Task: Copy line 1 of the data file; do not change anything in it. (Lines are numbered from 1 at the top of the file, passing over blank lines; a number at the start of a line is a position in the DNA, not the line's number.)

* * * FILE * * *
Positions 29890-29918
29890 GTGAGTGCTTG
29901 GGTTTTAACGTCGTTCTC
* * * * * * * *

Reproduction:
Positions 29890-29918